Presentation M O5

M O5 (Oral Presentation):
Vocational rehabilitation program evaluation: comparison group challenges and the role of unmeasured return-to-work expectations

Presented by: Jeanne M. Sears

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Sears JM1, Rolle LR2, Schulman BA1, Wickizer TM3,1

  1. Department of Health Services, School of Public Health, University of Washington, Seattle, WA
  2. Washington State Department of Labor and Industries, Tumwater, WA
  3. Division of Health Services Management & Policy, The Ohio State University College of Public Health, Columbus, OH, USA



Workers’ compensation (WC)-based vocational rehabilitation (VR) programs are intended to facilitate return to work (RTW) for injured workers unable to return to their previous job. VR outcome evaluations have been sparse, in part due to the scarcity of suitable comparison groups. Randomization is rare in WC settings due to regulatory barriers and equity concerns. This study assessed (1) the adequacy of a commonly recommended internal comparison group, i.e., workers who were eligible for but did not receive services, and (2) RTW expectations as a potential source of bias.


In this prospective cohort study, workers found eligible for vocational retraining were consecutively surveyed prior to initiation of retraining activities (response rate=62%). Survey data, WC claims data, and state wage data were used to compare the three-year outcomes of eligible workers who did and did not receive vocational retraining services. The magnitude of confounding contributed by RTW expectations and other baseline characteristics was quantified.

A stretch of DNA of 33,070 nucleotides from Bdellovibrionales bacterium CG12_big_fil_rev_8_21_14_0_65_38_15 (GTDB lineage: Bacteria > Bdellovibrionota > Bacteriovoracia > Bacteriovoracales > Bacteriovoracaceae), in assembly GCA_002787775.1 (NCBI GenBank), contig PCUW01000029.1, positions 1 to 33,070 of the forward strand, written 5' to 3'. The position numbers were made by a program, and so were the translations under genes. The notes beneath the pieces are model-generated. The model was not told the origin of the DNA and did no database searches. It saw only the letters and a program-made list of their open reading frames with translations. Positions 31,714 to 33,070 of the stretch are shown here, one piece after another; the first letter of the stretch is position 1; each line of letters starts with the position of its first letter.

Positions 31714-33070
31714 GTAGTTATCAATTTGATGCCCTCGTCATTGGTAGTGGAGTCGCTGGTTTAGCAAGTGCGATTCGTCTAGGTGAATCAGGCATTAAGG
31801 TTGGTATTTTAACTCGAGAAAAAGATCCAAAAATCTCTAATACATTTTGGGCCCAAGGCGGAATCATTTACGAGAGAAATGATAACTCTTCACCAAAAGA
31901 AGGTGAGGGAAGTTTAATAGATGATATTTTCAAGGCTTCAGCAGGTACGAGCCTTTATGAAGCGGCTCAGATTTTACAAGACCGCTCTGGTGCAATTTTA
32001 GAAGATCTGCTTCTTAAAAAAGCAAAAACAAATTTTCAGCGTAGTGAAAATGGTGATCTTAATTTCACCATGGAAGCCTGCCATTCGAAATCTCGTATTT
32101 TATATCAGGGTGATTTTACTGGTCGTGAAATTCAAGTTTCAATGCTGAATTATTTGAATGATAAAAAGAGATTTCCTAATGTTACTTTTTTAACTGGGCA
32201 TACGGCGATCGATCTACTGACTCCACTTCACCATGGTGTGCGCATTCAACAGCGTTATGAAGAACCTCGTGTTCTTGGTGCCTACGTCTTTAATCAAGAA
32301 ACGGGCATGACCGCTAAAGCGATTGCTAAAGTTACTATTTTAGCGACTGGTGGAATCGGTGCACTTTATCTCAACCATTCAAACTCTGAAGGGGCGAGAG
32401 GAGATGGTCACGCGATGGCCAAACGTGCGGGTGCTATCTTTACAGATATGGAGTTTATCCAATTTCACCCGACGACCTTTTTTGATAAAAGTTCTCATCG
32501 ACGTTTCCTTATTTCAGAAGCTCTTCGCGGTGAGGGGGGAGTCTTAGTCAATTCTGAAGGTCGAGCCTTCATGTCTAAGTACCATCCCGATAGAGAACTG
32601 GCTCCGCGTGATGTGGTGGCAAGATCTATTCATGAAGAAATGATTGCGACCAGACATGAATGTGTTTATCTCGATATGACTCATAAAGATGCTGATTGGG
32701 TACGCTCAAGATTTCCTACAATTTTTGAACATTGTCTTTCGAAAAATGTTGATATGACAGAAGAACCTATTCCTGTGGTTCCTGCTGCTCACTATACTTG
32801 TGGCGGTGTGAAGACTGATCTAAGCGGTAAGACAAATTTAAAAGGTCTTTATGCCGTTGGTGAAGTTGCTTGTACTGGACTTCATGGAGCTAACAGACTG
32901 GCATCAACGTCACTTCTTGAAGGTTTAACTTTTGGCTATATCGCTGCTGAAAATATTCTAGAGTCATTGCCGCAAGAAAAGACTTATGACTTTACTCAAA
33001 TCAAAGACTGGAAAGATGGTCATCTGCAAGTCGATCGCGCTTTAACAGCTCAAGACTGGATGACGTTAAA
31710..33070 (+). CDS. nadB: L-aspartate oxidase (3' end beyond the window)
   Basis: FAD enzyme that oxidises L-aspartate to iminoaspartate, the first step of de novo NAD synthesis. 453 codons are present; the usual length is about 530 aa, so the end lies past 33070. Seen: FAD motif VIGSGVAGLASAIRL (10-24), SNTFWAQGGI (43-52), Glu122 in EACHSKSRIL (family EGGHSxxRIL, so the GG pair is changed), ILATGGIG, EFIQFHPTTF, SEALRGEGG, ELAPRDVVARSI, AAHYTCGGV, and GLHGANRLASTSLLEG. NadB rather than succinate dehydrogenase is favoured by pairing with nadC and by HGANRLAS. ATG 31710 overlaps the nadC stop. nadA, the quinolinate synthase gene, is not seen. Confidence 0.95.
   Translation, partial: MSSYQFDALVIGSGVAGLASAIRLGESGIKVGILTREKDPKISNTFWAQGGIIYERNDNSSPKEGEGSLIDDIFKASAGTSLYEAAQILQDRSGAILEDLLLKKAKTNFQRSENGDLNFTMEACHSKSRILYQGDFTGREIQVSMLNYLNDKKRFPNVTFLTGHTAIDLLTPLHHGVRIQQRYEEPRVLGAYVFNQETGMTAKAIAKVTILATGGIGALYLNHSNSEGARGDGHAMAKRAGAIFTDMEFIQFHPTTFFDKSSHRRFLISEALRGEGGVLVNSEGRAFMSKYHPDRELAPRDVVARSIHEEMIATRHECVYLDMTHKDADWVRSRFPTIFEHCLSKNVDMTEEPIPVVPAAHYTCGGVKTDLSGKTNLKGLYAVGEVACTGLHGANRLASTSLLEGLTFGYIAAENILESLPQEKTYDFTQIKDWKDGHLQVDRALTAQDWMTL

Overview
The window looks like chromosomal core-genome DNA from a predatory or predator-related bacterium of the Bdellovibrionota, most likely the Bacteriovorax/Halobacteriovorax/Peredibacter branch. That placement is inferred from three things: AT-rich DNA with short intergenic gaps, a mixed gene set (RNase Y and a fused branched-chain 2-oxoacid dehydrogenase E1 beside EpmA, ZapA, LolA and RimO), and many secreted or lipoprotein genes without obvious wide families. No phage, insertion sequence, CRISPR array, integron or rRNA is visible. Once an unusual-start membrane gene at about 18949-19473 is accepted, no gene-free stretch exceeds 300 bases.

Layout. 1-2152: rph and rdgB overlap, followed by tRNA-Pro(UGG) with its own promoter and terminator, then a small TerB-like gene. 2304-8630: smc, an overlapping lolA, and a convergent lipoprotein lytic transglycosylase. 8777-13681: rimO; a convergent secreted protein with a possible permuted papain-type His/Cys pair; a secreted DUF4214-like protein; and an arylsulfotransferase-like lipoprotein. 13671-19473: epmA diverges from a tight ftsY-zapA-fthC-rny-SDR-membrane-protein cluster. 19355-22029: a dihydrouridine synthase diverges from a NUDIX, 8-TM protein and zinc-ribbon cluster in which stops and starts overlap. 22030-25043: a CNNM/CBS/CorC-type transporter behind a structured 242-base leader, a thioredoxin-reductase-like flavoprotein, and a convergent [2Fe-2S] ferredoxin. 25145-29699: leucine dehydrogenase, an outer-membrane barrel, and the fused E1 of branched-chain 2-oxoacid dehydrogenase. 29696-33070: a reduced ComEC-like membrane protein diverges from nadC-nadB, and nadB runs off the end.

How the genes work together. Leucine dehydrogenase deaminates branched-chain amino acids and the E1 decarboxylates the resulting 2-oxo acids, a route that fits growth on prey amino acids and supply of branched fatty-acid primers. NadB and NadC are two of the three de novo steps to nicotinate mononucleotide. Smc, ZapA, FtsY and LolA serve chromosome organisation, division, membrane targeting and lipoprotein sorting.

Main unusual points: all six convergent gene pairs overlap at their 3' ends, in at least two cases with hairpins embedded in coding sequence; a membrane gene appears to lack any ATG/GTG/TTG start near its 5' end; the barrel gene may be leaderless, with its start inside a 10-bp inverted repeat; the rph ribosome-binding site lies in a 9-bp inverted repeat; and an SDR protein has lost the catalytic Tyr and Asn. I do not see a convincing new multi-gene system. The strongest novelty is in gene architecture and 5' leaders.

Of 361 workers surveyed, 80% were in the retraining plan group and 20% in the no-plan group. Of the retraining plan group, 61% were somewhat/very certain they would RTW, compared with 23% of the no-plan group (p<0.001). RTW expectations were strongly predictive of outcomes; workers who were somewhat/very certain they would RTW were less likely to have total permanent disability (1% compared with 19% for the uncertain group; p<0.001), more likely to earn any wages (40% compared with 19% for the uncertain group; p<0.001), and more likely to earn higher wages ($1,842 compared with $782 for the uncertain group; p=0.004). Adding RTW expectations to regression models reduced retraining plan effect estimates by 23%, while education and physical capacity each changed effect estimates by <5%.


RTW expectations predicted long-term RTW outcomes and can play a strong confounding role if unmeasured. The internal comparison group approach, commonly recommended for VR evaluations, appears inadequate for WC settings. There is no simple solution to the challenge of comparison group identification using administrative data. However, RTW expectations, an easily-measured multi-dimensional construct, may be a useful addition to the VR and WC evaluation toolbox.

Schedule Details

Monday September 29
10:45 - 12:15 Morning Concurrent Sessions (M O1 - M O12 and Seminar 1)
Session: Predictors of Work Disability
Room B